Metaphors move—and displace—people. This paper starts from this premise, focusing on how elites have deployed metaphors of water and waste to form a rhetorical consensus around the displacement of non-elite citizens in ancient Roman contexts, with reference to similar discourses in the contemporary Global North and Brazil. The notion of ‘domestic displacement’—the forced movement of citizens within their own sovereign territory—elucidates how these metaphors were used by elite citizens, such as Cicero, to mark out non-elite citizens for removal from the city of Rome through colonisation programmes. In the elite discourse of the late Republican and early Augustan periods, physical proximity to and figurative equation with the refuse of the city repeatedly signals the low social and legal status of potential colonists, while a corresponding metaphor of ‘draining’ expresses the elite desire to displace these groups to colonial sites. The material outcome of these metaphors emerges in the non-elite demographic texture of Julius Caesar’s colonists, many of whom were drawn from the plebs urbana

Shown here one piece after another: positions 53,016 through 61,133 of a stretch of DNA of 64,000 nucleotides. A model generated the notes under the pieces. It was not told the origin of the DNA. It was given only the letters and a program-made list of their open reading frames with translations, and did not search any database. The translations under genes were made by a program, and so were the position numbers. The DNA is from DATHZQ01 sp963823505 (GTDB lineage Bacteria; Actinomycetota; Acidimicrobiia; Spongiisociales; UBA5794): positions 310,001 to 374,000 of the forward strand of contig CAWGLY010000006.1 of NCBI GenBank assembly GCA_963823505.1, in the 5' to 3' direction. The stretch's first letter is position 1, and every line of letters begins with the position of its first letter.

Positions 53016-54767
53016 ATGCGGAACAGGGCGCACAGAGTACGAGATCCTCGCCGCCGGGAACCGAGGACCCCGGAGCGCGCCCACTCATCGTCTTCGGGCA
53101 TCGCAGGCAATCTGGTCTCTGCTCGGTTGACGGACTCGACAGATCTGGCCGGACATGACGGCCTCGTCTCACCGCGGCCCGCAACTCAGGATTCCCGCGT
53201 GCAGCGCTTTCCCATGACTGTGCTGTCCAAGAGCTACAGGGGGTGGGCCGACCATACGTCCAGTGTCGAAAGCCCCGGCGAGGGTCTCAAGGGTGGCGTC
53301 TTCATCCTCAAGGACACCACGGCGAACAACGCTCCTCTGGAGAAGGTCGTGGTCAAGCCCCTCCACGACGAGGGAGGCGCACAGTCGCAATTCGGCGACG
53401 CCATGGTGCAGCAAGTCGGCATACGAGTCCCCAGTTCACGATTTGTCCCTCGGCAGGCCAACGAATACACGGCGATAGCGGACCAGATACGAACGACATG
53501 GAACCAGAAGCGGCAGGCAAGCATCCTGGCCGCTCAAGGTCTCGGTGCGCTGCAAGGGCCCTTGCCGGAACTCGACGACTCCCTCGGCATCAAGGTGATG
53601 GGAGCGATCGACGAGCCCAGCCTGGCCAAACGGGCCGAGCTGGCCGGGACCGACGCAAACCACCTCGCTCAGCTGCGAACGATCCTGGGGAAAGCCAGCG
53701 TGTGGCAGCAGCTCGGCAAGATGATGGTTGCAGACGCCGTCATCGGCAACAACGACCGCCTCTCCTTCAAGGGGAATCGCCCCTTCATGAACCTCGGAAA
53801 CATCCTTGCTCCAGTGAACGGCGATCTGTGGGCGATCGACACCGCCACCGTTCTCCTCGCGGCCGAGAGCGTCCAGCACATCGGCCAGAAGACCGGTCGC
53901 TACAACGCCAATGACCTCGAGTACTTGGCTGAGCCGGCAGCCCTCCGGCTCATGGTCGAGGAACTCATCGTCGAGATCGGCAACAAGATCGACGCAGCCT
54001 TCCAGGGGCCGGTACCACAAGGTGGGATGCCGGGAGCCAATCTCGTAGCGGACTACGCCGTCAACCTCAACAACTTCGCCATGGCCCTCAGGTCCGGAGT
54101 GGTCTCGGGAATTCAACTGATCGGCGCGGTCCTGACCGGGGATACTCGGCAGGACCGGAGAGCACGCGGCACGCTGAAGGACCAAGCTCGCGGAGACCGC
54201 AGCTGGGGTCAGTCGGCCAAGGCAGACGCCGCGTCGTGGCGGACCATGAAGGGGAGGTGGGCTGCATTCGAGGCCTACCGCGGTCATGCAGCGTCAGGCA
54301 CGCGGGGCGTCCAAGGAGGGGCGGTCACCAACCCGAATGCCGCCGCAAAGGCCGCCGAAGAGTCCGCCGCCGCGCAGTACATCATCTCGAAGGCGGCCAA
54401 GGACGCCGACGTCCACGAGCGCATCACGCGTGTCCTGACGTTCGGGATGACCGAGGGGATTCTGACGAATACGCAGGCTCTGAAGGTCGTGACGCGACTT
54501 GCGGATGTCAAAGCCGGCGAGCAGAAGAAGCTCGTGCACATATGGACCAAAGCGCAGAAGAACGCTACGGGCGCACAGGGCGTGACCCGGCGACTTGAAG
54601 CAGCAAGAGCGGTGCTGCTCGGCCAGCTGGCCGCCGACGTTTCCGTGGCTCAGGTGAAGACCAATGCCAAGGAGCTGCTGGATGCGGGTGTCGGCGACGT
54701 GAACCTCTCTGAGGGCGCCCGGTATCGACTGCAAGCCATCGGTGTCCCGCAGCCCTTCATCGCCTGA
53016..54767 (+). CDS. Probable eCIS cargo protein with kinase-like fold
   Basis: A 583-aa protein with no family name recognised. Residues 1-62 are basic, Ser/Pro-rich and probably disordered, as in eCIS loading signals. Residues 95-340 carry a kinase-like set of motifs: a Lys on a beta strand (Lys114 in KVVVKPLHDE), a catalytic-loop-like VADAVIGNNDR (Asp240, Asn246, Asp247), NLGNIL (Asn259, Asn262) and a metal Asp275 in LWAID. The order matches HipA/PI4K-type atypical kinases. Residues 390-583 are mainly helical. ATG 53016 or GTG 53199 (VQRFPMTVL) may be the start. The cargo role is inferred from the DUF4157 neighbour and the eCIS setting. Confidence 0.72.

and freedmen. An elite rationale, detectable in the writings of Cicero, Livy, Dionysius of Halicarnassus, and others, underpins the notion of Roman colonisation as a mechanism of displacement. On this view, the colony served to alleviate the founding city—Rome—of its surplus population, politically volatile elements, and socially marginalised citizens, and in so doing, populate the margins of its empire too. Romulus’ asylum, read anew as an Alban colony, serves as one prototype for this model of colonisation and offers a contrast to recent readings that have deployed the asylum as an ethical example for contemporary immigration and asylum seeker policy. The invocation of Romulus’ asylum in 19th century debates about the Australian penal colonies further illustrates the dangers of appropriating the asylum towards an ethics of virtue. At its core, this paper drills down into the question of Roman colonists’ volition, considering the evidence for their voluntary and involuntary movement to a colonial site and challenging the current understanding of this movement as a straightforward, series of voluntary ‘mass migrations’. In recognising the agency wielded by non-elite citizens as prospective colonists, this paper contends that Roman colonisation, when understood as a form of domestic displacement, opens up another avenue for coming to grips with the dynamics of ‘popular’ politics in the Republican period.
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